It’s the biggest land predator alive today, with 25,000 to 40,000 roaming throughout the Arctic region. Female polar bears reach sexual maturity at roughly five years of age and their offspring are relatively much smaller than human infants, weighing only around a pound at birth.
They often give birth to two live young that spend the first winter months of their lives in a den dug out of a snowdrift. They appear in the spring and within a year can grow to man-size if provided with an abundance of food. The typical male bear will grow to weigh over 1400 pounds and stand ten feet tall.
A fact about polar bears that you may not know is that their fur is not white, but that every hair is a colourless hollow tube that reflects sunlight during daylight hours. This serves to maintain the bear warm and since the coat is oily it doesn’t mat when wet, making it effortless to shake off excess water and ice that may form after swimming.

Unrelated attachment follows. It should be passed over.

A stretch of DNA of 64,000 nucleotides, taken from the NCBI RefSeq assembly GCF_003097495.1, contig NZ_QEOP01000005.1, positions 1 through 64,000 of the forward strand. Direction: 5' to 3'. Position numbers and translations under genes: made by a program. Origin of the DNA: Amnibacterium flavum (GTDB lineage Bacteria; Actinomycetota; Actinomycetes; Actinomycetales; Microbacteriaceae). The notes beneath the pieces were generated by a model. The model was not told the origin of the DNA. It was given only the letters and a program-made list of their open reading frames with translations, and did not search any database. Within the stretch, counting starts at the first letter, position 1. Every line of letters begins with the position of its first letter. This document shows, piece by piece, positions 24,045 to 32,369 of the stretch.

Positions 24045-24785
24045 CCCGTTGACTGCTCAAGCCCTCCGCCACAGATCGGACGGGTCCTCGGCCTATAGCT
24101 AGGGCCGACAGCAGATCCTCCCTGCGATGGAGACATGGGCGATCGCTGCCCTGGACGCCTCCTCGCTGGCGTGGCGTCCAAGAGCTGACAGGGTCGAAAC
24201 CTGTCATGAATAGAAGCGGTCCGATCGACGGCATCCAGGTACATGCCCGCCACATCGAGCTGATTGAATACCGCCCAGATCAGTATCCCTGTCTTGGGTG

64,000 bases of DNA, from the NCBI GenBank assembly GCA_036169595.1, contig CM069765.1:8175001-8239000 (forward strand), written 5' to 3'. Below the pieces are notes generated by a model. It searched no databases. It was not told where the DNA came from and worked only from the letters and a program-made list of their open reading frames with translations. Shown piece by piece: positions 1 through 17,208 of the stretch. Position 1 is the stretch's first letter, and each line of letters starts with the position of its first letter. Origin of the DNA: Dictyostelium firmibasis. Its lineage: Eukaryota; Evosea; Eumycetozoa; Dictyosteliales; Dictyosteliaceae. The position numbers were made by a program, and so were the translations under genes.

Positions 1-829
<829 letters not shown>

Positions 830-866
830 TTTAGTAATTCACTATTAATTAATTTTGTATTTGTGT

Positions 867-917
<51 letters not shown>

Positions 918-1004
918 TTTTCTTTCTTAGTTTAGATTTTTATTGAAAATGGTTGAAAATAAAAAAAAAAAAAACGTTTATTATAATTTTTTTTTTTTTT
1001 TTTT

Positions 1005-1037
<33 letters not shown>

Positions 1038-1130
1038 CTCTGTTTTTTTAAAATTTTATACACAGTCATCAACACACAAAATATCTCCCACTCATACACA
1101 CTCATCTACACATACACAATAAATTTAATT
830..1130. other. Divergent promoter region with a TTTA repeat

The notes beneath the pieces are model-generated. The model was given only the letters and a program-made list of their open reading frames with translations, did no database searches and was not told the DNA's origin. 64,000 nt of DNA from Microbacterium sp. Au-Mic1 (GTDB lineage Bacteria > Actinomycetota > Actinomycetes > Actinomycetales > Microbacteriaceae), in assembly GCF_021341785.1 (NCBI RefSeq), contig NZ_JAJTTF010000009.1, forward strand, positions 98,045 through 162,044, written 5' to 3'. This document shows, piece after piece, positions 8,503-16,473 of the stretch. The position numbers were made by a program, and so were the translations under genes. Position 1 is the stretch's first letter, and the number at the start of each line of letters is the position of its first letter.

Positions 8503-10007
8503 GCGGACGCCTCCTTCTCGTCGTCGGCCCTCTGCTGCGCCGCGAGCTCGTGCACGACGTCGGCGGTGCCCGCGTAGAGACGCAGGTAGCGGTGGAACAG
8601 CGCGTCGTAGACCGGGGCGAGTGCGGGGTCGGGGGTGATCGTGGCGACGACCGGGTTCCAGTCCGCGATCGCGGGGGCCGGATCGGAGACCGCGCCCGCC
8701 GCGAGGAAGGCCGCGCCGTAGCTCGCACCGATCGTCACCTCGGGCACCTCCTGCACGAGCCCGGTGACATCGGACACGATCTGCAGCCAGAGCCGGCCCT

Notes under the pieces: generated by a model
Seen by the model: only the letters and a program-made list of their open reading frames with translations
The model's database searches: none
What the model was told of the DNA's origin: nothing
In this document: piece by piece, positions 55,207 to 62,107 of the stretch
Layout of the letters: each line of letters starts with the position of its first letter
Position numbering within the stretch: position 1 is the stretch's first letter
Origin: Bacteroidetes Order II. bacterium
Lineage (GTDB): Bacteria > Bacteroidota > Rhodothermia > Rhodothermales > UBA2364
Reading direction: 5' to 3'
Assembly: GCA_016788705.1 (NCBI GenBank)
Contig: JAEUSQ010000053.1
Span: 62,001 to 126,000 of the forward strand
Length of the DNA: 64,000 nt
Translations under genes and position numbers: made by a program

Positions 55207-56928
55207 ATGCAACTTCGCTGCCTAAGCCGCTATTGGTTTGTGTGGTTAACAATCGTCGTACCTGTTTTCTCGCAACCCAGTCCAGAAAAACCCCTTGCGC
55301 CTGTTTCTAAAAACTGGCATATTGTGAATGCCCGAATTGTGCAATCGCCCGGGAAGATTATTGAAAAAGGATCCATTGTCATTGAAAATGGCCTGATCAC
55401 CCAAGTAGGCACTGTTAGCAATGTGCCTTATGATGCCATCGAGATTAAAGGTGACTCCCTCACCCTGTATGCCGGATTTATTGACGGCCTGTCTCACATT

Polar bears eat mainly seals which they hunt on the pack ice, either by waiting for them to surface in their breathing holes in the ice or by stalking them. On occasion they will hunt beneath the ice for their prey. They have slightly webbed front feet to aid them with forward movement in the water, while they steer with their powerful back legs.
Their only predator is man. Men are starting to mine in the arctic for petroleum and coal, encroaching in their natural habitat, which makes food more challenging to find.